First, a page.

Knowing whether you are a matcher or a mismatcher or neither can make life much easier. These terms are used in Neuro-Linguistic Programming (NLP) as a person’s ‘Meta-Program’ to describe a person’s habitual thinking patterns. Let’s find out more.
What is a mismatcher?
In conversations, for example, a mismatcher is a person who will automatically search for something that is different from what you have said. They will look for something that is the opposite or an exception.
Favorite statement of mismatchers include:
- Yes, but…
- This won’t work because…
- No, I prefer it [the other way to what you proposed… ]
- It depends…
Mismatchers are great to have around when you need someone to proofread your work or check for possible failures before launching a product. On the other hand they are pain the neck at the stage of developing a new idea or brainstorming for a project.
The extreme mismatcher will do the opposite of anything they are asked to do. They are called polarity responders.
A true mismatcher will also mismatch themselves. If you notice that when you want to make a decision yourself and you hone in on your thoughts and hear statements like: ‘But if I do this, then… I might need to do the opposite, just in case… ‘
Mismatchers often find it challenging to follow their intuition or gut instinct because their mind is so programmed to then propose or steer in the opposite direction. This can become a truly tiring habit and there is often a great deal of mental energy wasted in jumping from one side to the opposite, back and forth until the original intuition is totally diluted.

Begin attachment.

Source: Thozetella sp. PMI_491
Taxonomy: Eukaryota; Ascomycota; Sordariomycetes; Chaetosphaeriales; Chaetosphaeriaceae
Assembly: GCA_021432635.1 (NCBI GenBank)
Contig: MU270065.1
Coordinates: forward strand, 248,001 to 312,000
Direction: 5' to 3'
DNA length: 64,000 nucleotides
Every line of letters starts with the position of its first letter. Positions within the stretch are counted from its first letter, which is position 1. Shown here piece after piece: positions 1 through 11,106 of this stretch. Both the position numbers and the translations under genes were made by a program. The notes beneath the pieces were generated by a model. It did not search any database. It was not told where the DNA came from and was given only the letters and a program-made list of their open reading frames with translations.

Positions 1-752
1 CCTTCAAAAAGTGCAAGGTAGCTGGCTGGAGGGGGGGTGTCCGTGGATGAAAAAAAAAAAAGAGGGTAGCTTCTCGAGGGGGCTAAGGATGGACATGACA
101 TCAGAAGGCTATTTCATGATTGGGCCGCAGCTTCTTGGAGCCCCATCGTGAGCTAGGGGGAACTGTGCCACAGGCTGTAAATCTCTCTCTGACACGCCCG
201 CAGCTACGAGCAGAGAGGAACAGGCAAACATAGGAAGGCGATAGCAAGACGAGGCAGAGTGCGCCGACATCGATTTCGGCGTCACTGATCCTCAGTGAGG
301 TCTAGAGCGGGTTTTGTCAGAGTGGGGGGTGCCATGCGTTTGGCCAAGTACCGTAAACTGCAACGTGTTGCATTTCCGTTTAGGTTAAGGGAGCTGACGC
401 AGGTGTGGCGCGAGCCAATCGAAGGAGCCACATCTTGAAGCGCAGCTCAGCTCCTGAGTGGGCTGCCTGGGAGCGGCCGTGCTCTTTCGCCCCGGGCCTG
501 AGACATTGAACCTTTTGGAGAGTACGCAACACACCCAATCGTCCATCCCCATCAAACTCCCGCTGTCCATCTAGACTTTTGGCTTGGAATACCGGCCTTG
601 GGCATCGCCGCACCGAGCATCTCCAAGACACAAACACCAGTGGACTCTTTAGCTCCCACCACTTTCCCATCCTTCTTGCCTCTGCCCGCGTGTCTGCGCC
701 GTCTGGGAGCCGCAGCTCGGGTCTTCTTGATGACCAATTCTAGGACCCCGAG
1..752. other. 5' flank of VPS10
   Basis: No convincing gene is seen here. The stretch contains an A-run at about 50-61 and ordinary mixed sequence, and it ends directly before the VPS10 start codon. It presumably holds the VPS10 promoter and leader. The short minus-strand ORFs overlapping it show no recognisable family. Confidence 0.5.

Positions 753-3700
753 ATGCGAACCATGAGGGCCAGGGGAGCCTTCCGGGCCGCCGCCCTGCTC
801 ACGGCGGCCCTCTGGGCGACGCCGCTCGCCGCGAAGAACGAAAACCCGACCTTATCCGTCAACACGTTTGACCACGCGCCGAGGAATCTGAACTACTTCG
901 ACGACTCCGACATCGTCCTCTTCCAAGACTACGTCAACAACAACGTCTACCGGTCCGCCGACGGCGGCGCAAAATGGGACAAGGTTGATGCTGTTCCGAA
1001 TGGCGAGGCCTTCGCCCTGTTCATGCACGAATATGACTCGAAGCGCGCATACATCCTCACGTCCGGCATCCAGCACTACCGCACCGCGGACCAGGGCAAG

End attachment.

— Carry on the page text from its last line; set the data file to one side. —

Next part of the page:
If you mismatch yourself you are the only one able to catch you at your game and stop it. Your automatic thoughts of mismatching might not stop for a long time but you can decide not to give them too much notice and start following your first inkling. The first step was reading this article…
Dealing with mismatchers
Trying to win a mismatcher over to your ideas can be a challenge in itself if you don’t know some basic tricks. As mentioned previously they are great fault finders so don’t enrol them in the beginning phase of your idea. Use negative psychology and phrase your ideas in the negative, like ‘I don’t know if this will work but… ‘ or ‘I’m not sure if you would like this idea… ‘.
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